A Celebration of Survival by Barbara Hines
Friday, Jan. 20, 2017 – Tuesday, May. 30, 2017
An immersive exhibition designed to honor the heroes, victims, and survivors of the Holocaust, “A Celebration of Survival,” by Barbara Hines, masterfully addresses the Holocaust framed in a message of redemption and forgiveness. On view at Holocaust Museum Houston’s Mincberg Gallery January 20 through May 30, 2017, “A Celebration of Survival” inspires visitors to focus on what “could be” rather than the horrors of the past.
“Barbara Hines is known for using art as a way to bring understanding and peace into the world,” said Dr. Kelly J. Zúñiga, CEO of Holocaust Museum Houston. “Her work is breathtaking with its incorporation of different light, colors, sounds, textures and interactive technology that stimulates all of one’s senses to contemplate her message.”
Upon entering “A Celebration of Survival,” visitors will pass through “Veils of Remembrance,” diaphanous silk veils featuring life size portraits of children of the Holocaust, creating the effect of walking among them. “Portrait Walls” throughout will don 16 righteous non-Jews of the 26,000 “Righteous Among the Nations” who saved Jewish lives during the Holocaust, while “Quotations” will project prolific words by local survivors and other prominent Jewish thinkers.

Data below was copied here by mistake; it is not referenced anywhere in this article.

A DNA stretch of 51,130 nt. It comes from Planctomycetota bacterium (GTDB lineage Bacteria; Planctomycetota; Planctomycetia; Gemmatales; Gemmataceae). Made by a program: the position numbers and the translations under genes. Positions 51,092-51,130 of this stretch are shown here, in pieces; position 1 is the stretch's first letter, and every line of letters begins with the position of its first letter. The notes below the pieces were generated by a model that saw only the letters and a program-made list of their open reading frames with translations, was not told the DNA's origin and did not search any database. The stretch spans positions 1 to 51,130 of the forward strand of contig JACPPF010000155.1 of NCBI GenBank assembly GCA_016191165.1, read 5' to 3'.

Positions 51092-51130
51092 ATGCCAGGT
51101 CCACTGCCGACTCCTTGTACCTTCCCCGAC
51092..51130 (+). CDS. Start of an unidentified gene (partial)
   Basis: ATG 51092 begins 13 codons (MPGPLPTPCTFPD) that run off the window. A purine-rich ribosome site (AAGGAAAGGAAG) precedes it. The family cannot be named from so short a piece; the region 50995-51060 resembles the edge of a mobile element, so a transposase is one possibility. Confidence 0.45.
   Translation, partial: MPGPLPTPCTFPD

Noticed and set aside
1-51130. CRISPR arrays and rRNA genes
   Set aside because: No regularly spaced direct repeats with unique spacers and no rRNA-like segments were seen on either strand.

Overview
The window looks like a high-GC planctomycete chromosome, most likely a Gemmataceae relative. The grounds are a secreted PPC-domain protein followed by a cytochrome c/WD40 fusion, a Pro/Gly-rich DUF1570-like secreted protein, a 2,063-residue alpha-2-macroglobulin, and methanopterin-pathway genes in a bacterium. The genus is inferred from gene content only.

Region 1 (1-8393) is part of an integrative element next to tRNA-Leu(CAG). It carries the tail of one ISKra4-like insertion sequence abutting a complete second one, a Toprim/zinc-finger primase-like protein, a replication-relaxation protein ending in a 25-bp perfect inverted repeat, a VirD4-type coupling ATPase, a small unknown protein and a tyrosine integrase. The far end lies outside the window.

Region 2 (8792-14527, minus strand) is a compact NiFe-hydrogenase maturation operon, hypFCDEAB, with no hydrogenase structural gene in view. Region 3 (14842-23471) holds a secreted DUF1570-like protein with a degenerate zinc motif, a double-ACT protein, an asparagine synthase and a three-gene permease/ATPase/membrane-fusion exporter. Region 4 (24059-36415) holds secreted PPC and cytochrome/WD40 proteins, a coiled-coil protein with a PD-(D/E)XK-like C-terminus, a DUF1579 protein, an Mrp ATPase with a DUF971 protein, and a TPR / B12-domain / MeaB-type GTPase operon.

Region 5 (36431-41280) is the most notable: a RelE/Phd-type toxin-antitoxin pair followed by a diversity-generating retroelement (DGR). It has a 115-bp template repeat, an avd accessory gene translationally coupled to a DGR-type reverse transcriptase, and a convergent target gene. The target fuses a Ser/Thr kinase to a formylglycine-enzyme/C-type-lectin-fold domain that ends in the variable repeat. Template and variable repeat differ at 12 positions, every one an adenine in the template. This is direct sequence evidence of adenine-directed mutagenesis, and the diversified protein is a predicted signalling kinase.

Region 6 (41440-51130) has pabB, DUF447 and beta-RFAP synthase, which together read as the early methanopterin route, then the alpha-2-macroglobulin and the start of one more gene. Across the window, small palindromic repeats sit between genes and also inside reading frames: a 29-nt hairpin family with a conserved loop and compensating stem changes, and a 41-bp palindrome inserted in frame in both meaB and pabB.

Deeper into the exhibition, an audio-visual installation featuring New Dimensions in Testimony, created by USC Shoah Foundation – The Institute for Visual History and Education, will invite students and adults to hold a “virtual conversation” by “talking” with a Holocaust survivor. This pioneering project integrates advanced filming techniques, specialized display technologies, and next-generation natural language processing to provide an intimate experience with Holocaust survivor Pinchas Gutter, an eyewitness to history who can answer direct questions while sitting in front of you in a three dimensional, face-to-face interaction.
“Hologram” and “avatar” fail to accurately describe New Dimensions in Testimony, which engages conversation with the survivor by asking questions that trigger relevant, real-time spoken responses. Pinchas Gutter will answer questions naturally, as if he is in the room, addressing topics ranging from his prewar life through the Holocaust and beyond. Through the artistry of Barbara Hines and “A Celebration of Survival,” Holocaust Museum Houston is one of only five locations in North America to ever host this extraordinary learning technology.
USC Shoah Foundation Executive Director Stephen Smith added, “Hearing about one of the most important events in history directly from someone who lived through it provides a framework for students to debate the many issues impacting their own lives today – bullying, hatred, discrimination, refugees and immigration.”